Camping is still one of Australia’s favourite ways to spend time in our great outdoors with family and friends.
But, while camping is a lot of fun, sometimes we still crave our creature comforts, especially when it’s hot.
Camping in the summer heat can become unbearable. And when you’re hiking overnight or on a multi-day adventure and the mercury is 30 plus, it can be hard to keep cool.
Here are some tips for how to stay cool in a tent.
Consider mesh when choosing your tent
Mesh tents provide plenty of benefits. A tent with fine mesh in their walls and doors can provide proper protection from insects, while also leaving enough space for a breeze to pass through.
If you’re in the market for a new tent, and you know you’ll be camping during the warmer months, then choose a tent that has as much mesh as possible.
Throw your sleeping bag over you tent
If you’re on an overnight or multi-day walk, throw your unzipped sleeping back over your tent. Not only will your sleeping bag get a lovely airing, it will help significantly reduce the temperature inside your tent. And best of all, you don’t have to pack any extra weight.
Don’t set it up until dusk or after dark
I don’t recommend this if you have one of those enormous tents or if you’re not familiar with how to set it up.
If your tent is already set up and it’s a hot day, consider taking it down until the evening.
Set up in the shade
Look for any available shade. It’s a trade-off, though. Put your tent under a tree, which will help stop the sun’s rays reaching your tent, but are the branches safe? I don’t like camping under trees at all because I’m wary of branches falling on me while I sleep.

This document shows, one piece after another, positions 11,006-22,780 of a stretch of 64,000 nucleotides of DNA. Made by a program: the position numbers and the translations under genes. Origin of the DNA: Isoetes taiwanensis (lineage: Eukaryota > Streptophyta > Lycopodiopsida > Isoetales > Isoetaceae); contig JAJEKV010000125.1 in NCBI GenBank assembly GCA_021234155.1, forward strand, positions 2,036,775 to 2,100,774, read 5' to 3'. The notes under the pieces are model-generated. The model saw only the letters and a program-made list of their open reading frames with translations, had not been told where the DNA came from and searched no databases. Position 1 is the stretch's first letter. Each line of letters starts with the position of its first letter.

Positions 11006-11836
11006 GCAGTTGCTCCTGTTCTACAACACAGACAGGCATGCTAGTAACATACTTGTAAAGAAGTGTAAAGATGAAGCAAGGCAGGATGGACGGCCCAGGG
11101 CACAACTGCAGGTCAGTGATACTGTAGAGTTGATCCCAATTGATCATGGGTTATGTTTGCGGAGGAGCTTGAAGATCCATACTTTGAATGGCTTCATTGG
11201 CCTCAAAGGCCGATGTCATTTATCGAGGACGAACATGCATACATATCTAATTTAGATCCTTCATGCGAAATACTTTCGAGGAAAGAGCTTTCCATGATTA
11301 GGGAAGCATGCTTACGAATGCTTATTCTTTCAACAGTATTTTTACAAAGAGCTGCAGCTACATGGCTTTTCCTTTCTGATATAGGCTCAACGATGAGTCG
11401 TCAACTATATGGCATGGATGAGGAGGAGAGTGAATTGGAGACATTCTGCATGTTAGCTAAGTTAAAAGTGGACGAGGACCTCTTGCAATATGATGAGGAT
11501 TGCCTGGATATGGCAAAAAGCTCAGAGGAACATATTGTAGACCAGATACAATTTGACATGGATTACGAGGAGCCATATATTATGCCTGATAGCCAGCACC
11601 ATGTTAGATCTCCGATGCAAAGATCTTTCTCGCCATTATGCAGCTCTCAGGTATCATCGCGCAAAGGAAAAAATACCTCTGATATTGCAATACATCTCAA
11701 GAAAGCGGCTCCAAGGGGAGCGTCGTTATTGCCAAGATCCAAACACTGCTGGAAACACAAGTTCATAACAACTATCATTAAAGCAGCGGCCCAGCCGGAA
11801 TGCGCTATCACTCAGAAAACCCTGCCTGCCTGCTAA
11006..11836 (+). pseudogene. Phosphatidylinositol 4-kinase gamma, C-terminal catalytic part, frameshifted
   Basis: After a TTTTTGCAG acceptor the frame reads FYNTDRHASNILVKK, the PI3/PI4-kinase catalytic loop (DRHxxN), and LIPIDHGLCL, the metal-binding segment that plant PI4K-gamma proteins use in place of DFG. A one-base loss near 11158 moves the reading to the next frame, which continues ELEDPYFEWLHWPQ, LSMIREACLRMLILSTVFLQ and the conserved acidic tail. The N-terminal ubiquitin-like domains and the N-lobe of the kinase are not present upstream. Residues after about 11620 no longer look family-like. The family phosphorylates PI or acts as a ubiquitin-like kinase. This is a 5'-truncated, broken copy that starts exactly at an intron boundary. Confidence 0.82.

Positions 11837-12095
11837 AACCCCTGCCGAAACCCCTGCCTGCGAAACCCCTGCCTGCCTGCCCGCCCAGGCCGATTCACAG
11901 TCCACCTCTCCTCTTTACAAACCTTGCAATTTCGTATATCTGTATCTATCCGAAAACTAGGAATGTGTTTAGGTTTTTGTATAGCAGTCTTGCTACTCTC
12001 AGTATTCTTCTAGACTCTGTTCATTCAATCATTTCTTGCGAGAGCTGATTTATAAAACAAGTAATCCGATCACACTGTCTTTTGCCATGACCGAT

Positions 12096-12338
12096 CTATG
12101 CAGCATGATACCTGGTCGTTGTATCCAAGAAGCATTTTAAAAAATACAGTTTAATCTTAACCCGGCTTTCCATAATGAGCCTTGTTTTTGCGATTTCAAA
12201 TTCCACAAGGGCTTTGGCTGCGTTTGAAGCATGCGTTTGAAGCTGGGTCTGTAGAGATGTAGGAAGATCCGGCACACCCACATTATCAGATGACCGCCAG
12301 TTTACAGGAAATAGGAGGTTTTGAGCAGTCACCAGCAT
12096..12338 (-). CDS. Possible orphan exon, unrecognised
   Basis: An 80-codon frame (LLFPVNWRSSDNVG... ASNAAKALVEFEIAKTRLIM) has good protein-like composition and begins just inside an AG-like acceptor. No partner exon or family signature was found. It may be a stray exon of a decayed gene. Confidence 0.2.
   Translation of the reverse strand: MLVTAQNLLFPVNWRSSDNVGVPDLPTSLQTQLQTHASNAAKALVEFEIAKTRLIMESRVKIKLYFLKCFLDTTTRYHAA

Also, know which way the sun is moving so what is in shade now isn’t exposed later, or first thing in the morning.
If there’s no natural shade available, create your own.
A reflective sunshade is an effective way of keeping your tent cool while you camp.
Reflective sunshades are protective covers that reflect the rays of the sun, helping to keep your tent cooler.
Use a reflective sunshade to block your tent from the sun. It will help you sleep in a little, too.
Reflective sunshades are most effective when they are placed at a distance significantly above the tent. To stay cool in a tent, set the sunshade up about 30cm or more above the top of your tent. This way, the sunshade can let in some air to flow over the tent, which will also provide extra cooling.
It’s not necessary for the top of a reflective sunshade to be shiny. The usual reflective mylar variety works well, but you can use something as basic as a tarp for a similar effect. You can tie the shades above your tent with the nearby trees, poles or stakes. Our research experiments show that the main substance of Cialis is Tadalafil. It is enough to use the drug once to understand what kind of drug Tadalafil is and how it works. This substance has a positive effect on the sexual function of men. After taking the pill, blood flow improves, which helps to restore an erection. In addition to Tadalafil, Cialis also consists of other additional substances, but their amount is small. Read more at https://www.freedomhealth.co.uk/cialis-tadalafil-online/.
This is good option if you’re camping out of your car, but not so much if you’re hiking overnight.
If you’re staying at a campground on a powered site, then one of the best ways to cool a tent is to get a camping fan.
If there’s no electricity, then bring a battery-operated camping fan and set it up so it doesn’t hit the sides of your tent. Instant breeze!
You can make the air around you cooler by putting a block of ice in a shallow dish just in front of the fan. Just make sure the dish you’re using is large enough to hold the melted water once the ice melts or you could end up with a soggy tent.
If you’re willing to invest a few dollars for an extra level of comfort, you can buy a portable camping air conditioner. Yes! This is a thing! There are compact and portable units that are easy to transport and set up. Just make sure you get an AC unit that suits the size of your tent.
Over to you – what are your tips for staying cool in a tent on a hot day?
Last modified: March 3, 2019